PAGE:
Clinical practice

Expert Q&A

Practical Approaches to Vetting Clinical Research

Topics: adolescents | children | Clinical practice | inquiry | pediatric | PICOT | Practice Tools and Tips | Research | teens

CCPR: Tell us a bit about your current work. What is your population? Whom do you treat? Dr. Courtney: My clinical population are patients with concurrent addictions and mental health issues. These patients present complex clinical challenges, and so I have made efforts to use a method to think about and sort through those problems. CCPR: Please sha

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Article

Primer: Confidentiality in Addiction Treatment

Topics: Addiction | Addiction Treatment | Clinical practice | Confidentiality | HIPAA

Addiction remains stigmatized. In order to safeguard and encourage patient access to care, there are special privacy protections for individuals with substance use disorders (SUDs). This update will cover what you need to know using clinical vignettes. Clinical Scenario 1a: A 36-year-old man with heroin use disorder presents to your office for pharma

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Expert Q&A

Treating Addiction in Patients Transitioning to/from Incarceration

Topics: Addiction | Addiction Treatment | Buprenorphine | Clinical practice | Incarceration | Methadone | Naltrexone | Opioid epidemic | Opioid Use Disorder | Opioids | Overdose | Prison | Substance use disorders

CATR: Could you tell us a bit about your background in working with people with addiction in the criminal justice system? Dr. Cropsey: I am a clinical psychologist and professor in the Department of Psychiatry at the University of Alabama at Birmingham. I conduct research and provide clinical care to patients with addiction within the criminal justice

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News of Note

New Generic Versions of Naloxone

Topics: Addiction | Addiction Treatment | Clinical practice | Medication | Naloxone | News of Note | Opioid epidemic | Opioid Use Disorder | Opioids | Overdose | Pharmacology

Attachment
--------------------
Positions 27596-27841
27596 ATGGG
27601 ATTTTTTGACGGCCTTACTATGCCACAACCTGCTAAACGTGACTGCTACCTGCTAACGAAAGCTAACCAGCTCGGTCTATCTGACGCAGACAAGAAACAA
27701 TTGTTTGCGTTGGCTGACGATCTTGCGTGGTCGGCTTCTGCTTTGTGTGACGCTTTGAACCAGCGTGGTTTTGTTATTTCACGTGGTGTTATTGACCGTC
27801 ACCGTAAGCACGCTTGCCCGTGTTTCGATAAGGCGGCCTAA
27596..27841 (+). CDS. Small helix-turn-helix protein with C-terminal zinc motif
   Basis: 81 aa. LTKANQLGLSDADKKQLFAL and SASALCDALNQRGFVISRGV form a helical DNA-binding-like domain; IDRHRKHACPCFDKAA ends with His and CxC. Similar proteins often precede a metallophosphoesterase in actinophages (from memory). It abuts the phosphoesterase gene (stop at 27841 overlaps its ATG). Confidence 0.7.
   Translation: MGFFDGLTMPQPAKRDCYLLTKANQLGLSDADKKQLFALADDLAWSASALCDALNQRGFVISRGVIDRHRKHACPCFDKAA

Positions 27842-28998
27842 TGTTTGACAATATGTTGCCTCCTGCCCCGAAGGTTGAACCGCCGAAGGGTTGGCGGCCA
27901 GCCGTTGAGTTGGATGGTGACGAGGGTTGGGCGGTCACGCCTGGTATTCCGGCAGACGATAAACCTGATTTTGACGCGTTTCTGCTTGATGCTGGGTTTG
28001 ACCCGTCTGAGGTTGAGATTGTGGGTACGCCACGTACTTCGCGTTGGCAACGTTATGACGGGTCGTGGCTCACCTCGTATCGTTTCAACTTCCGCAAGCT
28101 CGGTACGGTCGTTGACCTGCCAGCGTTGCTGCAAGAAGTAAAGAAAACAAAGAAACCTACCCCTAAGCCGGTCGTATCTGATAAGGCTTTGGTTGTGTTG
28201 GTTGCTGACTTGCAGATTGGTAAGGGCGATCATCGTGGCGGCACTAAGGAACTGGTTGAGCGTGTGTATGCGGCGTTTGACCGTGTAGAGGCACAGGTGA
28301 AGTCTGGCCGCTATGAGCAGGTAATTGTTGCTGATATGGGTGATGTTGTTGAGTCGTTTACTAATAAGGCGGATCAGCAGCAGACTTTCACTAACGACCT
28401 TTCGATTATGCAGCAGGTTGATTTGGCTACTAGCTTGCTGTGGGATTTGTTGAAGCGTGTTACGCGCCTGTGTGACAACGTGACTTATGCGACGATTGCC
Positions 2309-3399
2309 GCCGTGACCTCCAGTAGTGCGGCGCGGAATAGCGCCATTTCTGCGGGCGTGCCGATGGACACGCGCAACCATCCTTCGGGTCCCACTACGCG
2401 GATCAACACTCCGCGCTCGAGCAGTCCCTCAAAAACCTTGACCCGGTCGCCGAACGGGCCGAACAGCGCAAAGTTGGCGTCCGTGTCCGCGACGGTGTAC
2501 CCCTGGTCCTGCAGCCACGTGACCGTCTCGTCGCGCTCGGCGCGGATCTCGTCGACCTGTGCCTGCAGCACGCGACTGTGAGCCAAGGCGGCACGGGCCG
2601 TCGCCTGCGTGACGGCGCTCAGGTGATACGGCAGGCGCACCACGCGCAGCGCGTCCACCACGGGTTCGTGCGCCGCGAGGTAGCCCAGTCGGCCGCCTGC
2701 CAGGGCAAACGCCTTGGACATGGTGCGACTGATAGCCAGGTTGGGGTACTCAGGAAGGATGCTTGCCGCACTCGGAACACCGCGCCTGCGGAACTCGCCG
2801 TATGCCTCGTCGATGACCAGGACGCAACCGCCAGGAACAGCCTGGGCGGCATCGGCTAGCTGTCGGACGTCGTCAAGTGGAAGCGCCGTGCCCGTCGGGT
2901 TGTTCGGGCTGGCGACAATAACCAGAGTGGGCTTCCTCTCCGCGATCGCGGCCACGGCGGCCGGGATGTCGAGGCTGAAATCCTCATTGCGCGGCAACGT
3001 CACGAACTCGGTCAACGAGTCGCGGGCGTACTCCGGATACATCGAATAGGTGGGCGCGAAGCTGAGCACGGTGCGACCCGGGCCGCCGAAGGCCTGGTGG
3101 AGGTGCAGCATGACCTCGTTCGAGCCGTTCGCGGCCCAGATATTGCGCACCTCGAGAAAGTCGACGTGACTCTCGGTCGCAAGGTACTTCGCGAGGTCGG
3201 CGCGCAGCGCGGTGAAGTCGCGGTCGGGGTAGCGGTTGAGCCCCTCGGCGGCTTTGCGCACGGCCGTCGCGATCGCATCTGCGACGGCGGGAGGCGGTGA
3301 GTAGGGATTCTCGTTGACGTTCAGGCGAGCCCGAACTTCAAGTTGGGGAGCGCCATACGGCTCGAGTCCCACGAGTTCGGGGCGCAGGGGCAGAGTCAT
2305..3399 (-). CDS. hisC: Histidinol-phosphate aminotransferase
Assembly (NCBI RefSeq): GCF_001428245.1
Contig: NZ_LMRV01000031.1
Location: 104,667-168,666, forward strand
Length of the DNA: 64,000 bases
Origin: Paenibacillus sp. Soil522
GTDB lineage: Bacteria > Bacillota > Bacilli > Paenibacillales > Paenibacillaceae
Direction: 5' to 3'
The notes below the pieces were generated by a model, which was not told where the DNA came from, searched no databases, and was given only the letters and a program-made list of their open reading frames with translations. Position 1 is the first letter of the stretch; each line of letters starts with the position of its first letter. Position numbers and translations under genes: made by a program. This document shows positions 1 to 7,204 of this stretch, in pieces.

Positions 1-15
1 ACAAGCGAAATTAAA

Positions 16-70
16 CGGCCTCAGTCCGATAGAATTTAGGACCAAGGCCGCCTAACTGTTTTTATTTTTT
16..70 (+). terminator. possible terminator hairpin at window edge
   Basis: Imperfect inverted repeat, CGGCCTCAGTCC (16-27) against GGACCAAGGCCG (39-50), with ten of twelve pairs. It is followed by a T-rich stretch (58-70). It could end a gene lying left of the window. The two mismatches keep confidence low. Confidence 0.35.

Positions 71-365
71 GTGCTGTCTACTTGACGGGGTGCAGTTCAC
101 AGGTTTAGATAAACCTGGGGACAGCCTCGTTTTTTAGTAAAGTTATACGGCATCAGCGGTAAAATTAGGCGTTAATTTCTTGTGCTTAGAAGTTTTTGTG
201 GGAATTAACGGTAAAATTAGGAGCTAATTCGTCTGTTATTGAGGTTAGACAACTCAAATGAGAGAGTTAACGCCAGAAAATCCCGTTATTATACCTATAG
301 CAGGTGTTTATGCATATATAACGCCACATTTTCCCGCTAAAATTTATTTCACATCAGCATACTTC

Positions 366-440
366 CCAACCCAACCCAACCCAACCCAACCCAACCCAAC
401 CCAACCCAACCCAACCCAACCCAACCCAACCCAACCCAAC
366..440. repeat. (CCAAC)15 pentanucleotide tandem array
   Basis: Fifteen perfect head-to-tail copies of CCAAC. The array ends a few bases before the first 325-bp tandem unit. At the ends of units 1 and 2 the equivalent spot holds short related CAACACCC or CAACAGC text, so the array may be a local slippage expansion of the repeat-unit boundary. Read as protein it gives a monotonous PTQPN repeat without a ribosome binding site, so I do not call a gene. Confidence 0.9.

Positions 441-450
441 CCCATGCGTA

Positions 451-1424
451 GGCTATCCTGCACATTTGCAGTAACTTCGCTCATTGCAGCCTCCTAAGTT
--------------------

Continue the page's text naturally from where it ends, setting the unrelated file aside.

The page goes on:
Naloxone, a rescue medication effective for reversing opioid overdoses, will soon be available in two generic forms for layperson use. Naloxone nasal spray is the generic version of branded Narcan Nasal, which currently sells for $150 for two doses. The generic version will be much cheaper. Naloxone auto-injector is the generic version of Evzio au

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News of Note

Opioid Use Disorder: Is There an App for That?

Topics: Addiction | Addiction Treatment | Clinical practice | Cognitive Behavioral Therapy | News of Note | Opioid epidemic | Opioid Use Disorder | Opioids | Technology

In December 2018, the FDA announced its approval of reSET-O, a new mobile medical app marketed by Pear Therapeutics to treat opioid use disorder (OUD). Mobile medical apps (MMAs) are a rapidly expanding class of smartphone apps intended to improve patient health and wellness. The FDA defines MMAs as software programs that run on smartphones and “trans

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Research Update

Gabapentin Enacarbil XR Efficacy Less Than Expected for AUD

Topics: Addiction | Addiction Treatment | Alcohol | Alcohol use disorder | Alcoholism | Clinical practice | extended-release | Medication | Novel Medications | Pharmacology | Psychopharmacology | Research Update

Review of: Falk DE et al, Alcohol Clin Exp Res 2019;43(1):158–169 Gabapentin enacarbil extended-release (GE-XR) (Horizant) is an extended-release version of gabapentin. GE-XR is a prodrug, meaning that once ingested it is metabolized into gabapentin. It is currently approved for treatment of postherpetic neuralgia and restless legs syndrome. It di

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